The first to take the field (it’s appropriate to say) was the Barsaglina, to be drunk preferably young and only a few vinified in purity but often used instead of the traditional Colorino.
In both vintages, the wine is made in large 10hl vats, with prolonged maceration of 20 days, then aged for 14 months in second and third passage barriques and finally 3 months of further stop in the bottle.
The 2015 vintage is presented with a beautiful olfactory cleanliness, with aromas of black fruits and floral note with the distinctive element of that acidity that cleans the mouth well and predisposes to the new sip. 2011 is characterized by an extractive mass of greater concentration, with aromas of cooked fruit, sour cherry in syrup, bark, undergrowth and bitter orange with long persistence and slightly balsamic finish.
Coming to Pugnitello, rediscovered in 1981 in Poggi del Sasso (Grosseto) in the experimental vineyards of San Felice – Vitarium Project of the University of Pisa and Florence. In the case of the Pugnitello Mannucci-Droandi, also in purity, the vinification takes place in smaller vats, 5 hl, with maceration always of 20 days but with 24 months of aging n barriques of second and third passage and subsequent 3 months in bottle.
The 2015 vintage expresses a not exuberant fruity, with more closed but delicate aromas of sweet spices, cinnamon, rhubarb, cinchona and cardamom. In the mouth it is saline with quiet tannins, integrated with the fruity component that has the best end. 2011 is more carnal, with dark spice and root notes. Well integrated tannin with acidity that supports the caloric note. Aromatic expansion of juniper and aromatic herbs. Pleasant and lasting taste.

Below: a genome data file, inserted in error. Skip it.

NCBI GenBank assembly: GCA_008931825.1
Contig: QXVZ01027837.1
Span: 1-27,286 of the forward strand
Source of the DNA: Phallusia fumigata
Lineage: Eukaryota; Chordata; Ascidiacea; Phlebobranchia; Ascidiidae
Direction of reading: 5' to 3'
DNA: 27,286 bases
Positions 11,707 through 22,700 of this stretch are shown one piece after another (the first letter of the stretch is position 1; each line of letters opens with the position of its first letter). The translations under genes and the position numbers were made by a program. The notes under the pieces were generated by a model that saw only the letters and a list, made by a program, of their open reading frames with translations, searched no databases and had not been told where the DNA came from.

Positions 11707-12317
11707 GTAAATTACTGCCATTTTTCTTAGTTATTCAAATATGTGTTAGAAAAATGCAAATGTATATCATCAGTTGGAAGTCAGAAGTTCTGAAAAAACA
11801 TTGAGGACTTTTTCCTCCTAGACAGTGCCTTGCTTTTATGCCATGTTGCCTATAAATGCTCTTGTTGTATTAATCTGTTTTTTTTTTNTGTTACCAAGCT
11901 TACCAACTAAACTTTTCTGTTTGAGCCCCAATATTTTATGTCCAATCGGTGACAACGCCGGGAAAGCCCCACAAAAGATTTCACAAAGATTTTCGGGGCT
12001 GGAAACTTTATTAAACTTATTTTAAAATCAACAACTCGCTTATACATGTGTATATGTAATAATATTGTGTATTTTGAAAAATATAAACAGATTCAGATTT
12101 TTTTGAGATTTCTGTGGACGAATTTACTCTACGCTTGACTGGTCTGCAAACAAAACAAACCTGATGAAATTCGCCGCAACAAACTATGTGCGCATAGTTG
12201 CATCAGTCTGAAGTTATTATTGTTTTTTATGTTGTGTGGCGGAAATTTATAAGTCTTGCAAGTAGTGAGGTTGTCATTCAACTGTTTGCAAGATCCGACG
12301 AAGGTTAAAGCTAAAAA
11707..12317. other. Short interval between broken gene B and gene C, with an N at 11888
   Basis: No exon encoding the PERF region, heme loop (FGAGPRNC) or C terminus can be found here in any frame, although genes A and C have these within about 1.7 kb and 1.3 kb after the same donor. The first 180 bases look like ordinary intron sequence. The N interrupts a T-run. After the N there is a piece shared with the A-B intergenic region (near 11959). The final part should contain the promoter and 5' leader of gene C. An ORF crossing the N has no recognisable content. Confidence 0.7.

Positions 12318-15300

For the Foglia tonda vine, which takes its name from the almost heart shape of the leaf, by Mannucci-Droandi, as for the Basaglina, the wine is made in 10hl vats, with prolonged maceration of 20 days, then aged for 14 months in barrique second and third passage and finally 3 months of further stop in the bottle.
The 2015 vintage has hints of violets, small fruits and prunes, with a earthy note. The acidity gives rise to the tannic note that associates it with the Sangiovese Valdarnese (with whom it seems to have a distant relationship) together with the dynamic and aggressive imprint of the drink. In 2011 the undergrowth of the Sangiovese peeps out in addition to the sour cherry, the cardamom and the nutmeg. Substantial tannins. Here too we note the good resistance to the dry vintage, which, as in the case of the other two varieties analyzed, make them excellent assembly partners for Sangiovese.